Paradise found in a mushroom December 15, 1994

Moveable Feast Marino Corazza

YOU are what you eat; we're also what we drink. But what the statement really should say is: "We are what they want us to eat and drink."

Through the passage of time, we, the human race, went and lost it -- the original tree of knowledge, the magic mushroom. Terence McKenna, author of Food of the Gods (Random Century), tells us what we inherited instead: "Our culture, self-toxified by the poisonous by-products of technology and egocentric ideology, is the unhappy inheritor of the dominator attitude that alteration of consciousness by the use of plants or substances is somehow wrong, onanistic and perversely antisocial."

McKenna argues that "suppression of shamanic gnosis, with its reliance and insistence on ecstatic dissolution of the ego, has robbed us of life's meaning and made us enemies of the planet in order to keep intact the wrongheaded assumptions of the ego-dominator style".

It is time for change, he says. McKenna's findings are based on the idea that, in the absence of other choices, we've embraced bad alternatives that cause obsessive and habitual behaviour. We don't examine our obsessive behaviour -- we just do it, letting nothing get in the way of our gratification.

This is the kind of life we are being sold at every level: to watch, consume, and to watch and consume once more. While we yearn for the paradise lost, we ingest vast quantities of highly addictive substitutes -- TV, alcohol, tobacco, sugar and man-made drugs.

The public is shaped into a herd, living in a golden moment created by a credit system which binds us to a web of illusions that is never critiqued. This is the consequence of having broken off the symbiotic relationship with the Gaian matrix of the planet. The legacy is imbalance between the sexes, and a long descent into meaninglessness and toxic existential confusion.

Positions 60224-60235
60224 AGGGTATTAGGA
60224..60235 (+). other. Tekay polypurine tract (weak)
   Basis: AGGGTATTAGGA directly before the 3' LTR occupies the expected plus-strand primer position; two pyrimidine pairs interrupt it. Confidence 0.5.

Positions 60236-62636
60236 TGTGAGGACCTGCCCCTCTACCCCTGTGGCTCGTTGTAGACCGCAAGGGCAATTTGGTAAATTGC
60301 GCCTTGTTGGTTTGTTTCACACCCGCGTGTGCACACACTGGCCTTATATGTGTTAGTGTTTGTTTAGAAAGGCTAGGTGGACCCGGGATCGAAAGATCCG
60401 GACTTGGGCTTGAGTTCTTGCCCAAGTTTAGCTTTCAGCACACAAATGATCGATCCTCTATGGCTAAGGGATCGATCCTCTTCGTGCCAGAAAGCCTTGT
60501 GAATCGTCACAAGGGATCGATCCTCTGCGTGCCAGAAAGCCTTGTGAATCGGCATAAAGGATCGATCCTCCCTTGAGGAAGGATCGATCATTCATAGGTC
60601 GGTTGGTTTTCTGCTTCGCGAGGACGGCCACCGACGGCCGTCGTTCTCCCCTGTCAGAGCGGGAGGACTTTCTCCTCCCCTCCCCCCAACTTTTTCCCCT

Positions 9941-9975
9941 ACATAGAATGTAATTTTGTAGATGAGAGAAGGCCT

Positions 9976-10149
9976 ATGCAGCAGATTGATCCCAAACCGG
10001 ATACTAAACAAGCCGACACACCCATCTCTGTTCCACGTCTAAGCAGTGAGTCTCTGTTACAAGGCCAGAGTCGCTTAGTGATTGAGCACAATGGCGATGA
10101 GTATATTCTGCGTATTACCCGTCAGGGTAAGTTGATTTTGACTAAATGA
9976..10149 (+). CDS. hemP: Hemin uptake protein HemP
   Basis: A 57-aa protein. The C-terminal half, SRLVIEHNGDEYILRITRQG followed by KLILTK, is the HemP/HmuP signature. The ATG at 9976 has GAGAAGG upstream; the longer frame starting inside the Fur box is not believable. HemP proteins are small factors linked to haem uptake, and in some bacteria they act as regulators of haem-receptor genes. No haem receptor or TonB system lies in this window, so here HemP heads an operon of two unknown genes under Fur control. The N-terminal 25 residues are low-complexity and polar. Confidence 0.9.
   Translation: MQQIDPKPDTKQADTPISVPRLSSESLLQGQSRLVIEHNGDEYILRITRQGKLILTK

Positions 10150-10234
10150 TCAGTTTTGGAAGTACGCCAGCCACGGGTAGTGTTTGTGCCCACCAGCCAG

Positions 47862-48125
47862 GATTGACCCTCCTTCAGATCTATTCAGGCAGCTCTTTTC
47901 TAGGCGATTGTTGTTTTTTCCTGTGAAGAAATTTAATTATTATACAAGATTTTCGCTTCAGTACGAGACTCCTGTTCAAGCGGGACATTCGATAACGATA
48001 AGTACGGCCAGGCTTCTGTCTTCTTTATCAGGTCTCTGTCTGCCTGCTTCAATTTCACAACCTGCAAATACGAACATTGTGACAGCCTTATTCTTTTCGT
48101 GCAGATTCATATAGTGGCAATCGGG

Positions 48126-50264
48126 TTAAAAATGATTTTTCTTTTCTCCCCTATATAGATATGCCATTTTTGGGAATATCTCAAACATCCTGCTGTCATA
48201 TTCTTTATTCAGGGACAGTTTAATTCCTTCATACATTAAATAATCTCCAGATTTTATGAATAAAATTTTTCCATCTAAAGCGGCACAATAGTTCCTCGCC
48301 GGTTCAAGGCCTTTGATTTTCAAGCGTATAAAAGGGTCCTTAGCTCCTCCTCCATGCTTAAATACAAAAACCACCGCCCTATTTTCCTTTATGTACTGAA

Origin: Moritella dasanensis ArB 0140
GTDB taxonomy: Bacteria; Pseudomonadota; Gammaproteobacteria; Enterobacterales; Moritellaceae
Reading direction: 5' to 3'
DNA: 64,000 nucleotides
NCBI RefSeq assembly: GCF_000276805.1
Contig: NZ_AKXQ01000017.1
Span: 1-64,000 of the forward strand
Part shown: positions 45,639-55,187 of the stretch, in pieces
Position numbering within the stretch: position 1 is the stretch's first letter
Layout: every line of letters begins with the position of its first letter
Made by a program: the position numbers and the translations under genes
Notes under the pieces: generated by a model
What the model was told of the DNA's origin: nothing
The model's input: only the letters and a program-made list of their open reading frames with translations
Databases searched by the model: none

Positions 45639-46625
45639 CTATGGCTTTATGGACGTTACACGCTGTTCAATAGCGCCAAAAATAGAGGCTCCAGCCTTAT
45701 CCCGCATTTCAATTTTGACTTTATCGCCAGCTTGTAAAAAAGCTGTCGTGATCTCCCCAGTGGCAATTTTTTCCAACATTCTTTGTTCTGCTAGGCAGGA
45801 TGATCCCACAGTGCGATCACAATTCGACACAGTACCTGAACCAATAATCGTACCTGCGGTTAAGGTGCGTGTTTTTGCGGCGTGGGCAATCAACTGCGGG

According to McKenna, help is at hand in the form of the magic mushroom and its hallucinogenic properties. In his experience of taking mushrooms, "bizarre ideas, often hilariously funny, curious insights, some seeming almost godlike in their profundity, shards of memories and free- form hallucinations all clamour for attention".

He continues: "In the state of hallucinogenic intoxication, creativity is not something that one expresses, it is something one observes. The existence of this dimension of knowable meaning that appears to be without connection to one's personal past or aspirations, seems to argue that we are facing either a thinking Other or the deep structures of the psyche made suddenly visible. Perhaps both."

And this is achieved by a natural product. Aftre all, nature ought to be declared legitimate. The notion of illegal plants is obnoxious and ridiculous in the first place. It's synonymous to making zucchini or broccoli contraband merchandise.

Bring on the Food of the Gods. I'm certainly prepared to give it a try. I'll have a generous portion, please.


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